Scroll down for more information
Carlos Mérida was born in Guatemala in 1891.
Mérida was born to a family from Quetzaltenango, boasting a Mayan and Zapotec heritage, which was often an inspiration in his art. He began studying music (his early passion) but became hearing-impaired due to illness. He then changed to the visual arts. He grew up in Quetzaltenango but upon graduating from high school in 1909 he moved in Guatemala City where he began to make contacts among the intelligentsia, including Jaime Sabartes (biographer of Pablo Picasso) and the painter Carlos Valenti.
Mérida studied at the Instituto de Artes y Artesanias in Guatemala City. In 1910 he accompanied his friend Valenti to Paris, where he met Picasso. However just 4 months after arriving, Valenti shot himself dead, an event that greatly affected Mérida. After traveling through Europe, he returned to Guatemala in 1914 and had his first exhibition.
In 1919 he moved to México and married Dalillla Gálvez (with whom he remained married until her death in 1974) but because the marriage was against the wishes of her family, they made their home in México where he became active in the Mexican mural painting school.
In 1922 Mérida worked with Diego Rivera to paint the murals of the Anfiteatro Bolivar in Mexico City, and together with Rivera, Orozco, and Siqueiros founded the Union of Workers, Technicians, Painters and Sculptors. His first mural as a solo artist was his commission in 1923 to paint the Children’s Library of the Ministry of Public Education (“Little Red Riding Hood and the Four Elements”).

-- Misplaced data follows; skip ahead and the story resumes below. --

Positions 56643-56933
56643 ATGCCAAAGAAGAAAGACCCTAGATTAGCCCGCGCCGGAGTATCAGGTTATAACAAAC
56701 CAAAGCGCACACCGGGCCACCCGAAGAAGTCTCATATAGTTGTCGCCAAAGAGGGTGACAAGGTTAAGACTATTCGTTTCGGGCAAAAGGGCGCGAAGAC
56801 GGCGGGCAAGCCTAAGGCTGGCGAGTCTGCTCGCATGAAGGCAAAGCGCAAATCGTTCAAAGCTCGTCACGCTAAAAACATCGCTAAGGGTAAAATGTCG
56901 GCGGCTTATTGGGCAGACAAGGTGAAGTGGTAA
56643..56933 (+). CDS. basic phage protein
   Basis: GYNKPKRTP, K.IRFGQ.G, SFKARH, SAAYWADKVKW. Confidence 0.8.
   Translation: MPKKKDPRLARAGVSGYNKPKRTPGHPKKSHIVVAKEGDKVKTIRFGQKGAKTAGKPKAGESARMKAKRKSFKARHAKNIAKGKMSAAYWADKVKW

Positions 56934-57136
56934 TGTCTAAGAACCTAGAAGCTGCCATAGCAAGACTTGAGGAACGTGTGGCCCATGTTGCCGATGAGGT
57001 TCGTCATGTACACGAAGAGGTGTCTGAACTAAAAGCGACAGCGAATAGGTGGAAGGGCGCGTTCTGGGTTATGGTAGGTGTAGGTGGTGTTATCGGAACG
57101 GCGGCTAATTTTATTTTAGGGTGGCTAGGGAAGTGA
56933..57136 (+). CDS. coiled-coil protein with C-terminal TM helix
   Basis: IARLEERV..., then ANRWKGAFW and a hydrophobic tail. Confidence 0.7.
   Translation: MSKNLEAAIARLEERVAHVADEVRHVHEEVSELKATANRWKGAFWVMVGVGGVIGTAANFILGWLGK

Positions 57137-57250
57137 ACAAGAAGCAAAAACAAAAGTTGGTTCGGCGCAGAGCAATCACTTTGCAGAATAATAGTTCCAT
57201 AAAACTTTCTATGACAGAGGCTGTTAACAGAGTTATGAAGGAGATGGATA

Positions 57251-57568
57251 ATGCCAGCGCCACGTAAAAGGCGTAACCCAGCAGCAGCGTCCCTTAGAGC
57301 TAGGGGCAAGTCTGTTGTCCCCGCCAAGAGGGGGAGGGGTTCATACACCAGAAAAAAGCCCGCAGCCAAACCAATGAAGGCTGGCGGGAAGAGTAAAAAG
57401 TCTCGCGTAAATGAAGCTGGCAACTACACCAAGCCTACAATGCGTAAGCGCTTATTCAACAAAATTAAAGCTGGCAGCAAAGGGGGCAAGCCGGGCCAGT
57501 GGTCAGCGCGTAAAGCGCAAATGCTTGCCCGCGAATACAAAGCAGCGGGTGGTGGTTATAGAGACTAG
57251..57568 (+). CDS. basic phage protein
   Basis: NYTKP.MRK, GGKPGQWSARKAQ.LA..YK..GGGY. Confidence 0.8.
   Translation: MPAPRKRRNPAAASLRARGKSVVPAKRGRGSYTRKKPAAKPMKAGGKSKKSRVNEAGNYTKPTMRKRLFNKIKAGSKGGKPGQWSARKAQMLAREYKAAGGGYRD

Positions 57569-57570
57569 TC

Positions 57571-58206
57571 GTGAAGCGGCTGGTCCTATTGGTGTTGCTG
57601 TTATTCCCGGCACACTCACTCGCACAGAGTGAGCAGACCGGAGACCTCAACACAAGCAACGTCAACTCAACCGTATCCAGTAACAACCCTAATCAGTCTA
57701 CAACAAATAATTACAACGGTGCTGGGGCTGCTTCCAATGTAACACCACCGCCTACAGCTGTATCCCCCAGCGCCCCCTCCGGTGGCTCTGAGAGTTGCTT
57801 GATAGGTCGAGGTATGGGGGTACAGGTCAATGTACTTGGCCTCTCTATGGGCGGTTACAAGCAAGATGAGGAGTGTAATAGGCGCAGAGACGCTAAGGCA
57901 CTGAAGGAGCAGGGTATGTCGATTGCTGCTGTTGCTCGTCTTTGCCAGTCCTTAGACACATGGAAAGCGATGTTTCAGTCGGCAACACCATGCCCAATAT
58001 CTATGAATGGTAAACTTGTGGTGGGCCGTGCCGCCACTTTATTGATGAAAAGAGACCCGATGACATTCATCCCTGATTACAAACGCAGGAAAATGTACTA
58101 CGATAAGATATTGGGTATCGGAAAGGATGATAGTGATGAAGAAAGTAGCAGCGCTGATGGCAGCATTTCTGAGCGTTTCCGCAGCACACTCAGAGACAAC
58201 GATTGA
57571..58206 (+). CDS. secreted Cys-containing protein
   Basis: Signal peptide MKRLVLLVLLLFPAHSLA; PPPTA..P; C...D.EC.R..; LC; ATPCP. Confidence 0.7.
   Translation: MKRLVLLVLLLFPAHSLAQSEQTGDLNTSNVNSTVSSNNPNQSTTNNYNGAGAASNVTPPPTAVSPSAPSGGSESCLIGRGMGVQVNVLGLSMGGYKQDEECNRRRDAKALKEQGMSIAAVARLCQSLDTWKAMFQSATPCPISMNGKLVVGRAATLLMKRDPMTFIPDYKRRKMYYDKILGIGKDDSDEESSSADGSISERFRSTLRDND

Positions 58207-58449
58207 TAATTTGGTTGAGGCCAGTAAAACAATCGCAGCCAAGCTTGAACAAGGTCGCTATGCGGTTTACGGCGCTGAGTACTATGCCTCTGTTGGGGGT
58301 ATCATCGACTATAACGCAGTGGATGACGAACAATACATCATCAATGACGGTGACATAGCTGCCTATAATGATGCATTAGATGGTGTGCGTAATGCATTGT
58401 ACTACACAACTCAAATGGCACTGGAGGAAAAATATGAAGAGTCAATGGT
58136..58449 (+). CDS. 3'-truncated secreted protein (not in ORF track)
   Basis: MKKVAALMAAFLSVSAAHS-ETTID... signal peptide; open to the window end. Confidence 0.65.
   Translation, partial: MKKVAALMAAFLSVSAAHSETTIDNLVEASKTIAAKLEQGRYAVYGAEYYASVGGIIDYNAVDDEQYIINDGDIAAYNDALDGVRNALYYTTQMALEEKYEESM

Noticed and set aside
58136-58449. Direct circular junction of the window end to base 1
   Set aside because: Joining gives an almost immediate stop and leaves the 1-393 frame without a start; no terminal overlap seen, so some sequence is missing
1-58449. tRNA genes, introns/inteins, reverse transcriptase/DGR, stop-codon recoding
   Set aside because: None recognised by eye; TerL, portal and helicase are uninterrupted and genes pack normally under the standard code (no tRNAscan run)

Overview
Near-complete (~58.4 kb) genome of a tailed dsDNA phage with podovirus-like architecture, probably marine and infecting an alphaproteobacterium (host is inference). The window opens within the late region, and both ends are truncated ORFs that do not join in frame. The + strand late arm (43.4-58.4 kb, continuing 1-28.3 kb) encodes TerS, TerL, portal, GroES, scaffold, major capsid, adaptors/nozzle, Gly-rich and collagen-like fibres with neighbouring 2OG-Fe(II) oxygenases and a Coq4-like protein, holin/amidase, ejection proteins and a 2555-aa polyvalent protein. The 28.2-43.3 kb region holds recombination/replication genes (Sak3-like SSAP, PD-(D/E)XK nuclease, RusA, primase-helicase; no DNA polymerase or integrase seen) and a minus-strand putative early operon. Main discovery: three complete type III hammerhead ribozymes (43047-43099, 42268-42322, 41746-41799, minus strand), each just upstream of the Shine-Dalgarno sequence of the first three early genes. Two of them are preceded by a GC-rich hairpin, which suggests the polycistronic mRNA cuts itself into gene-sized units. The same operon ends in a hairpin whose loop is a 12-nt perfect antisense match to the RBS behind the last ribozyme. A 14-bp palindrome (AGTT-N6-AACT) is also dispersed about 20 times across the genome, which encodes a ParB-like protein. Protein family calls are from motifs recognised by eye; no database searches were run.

In 1927, after another stint in Paris familiarizing himself with Paul Klee & Joan Miró, he abandoned his figurative style to become one of México’s first non-figurative artists. On his return from Paris in 1929, he was named the director of the gallery of Mexico’s National Theatre.
His later works formed a link to the Mayan world with geometric elements. He integrated into his paintings indigenous “papel amate” (bark wood paper). His mural for the Presidente Juárez building (1952) depicted a series of Mexican creation myths.
1940 saw his participation in the International Surrealist Exhibition that took place in Mexico and in 1942 he went to teach at the North Texas State Teachers College in Denton (now the University of North Texas). In 1949 Mérida began to research the integration of different arts and from the 1950s onwards his art began to show a Constructivist tone, which was demonstrated in murals and mosaics (often using materials like glass) such as for the Alianza Insurance building in Mexico City (1953) and the City Hall of Guatemala City (1956).
His later career also saw Mérida dividing his time between commissions in Mexico and in his native Guatemala, with occasional forays elsewhere (e.g. a glass wall in the Civic Center in San Antonio, Texas).
As well as installation art like murals and mosaics, Mérida continued to paint on canvas and also to produce silk-screens and lithographs, principal among which are albums such as Tres Motivos (1936) and Trajes Indígenas de Guatemala.
Mérida’s first love was music and he never lost touch with that world; he helped found the School of Dance at the Ministry of Public Education (in Mexico) and later became its director. His visual art was said to be “musical”, with series of paintings that were variations upon a theme much as composers do in music.
His second daughter Ana Mérida became an important Mexican ballet dancer and choreographer.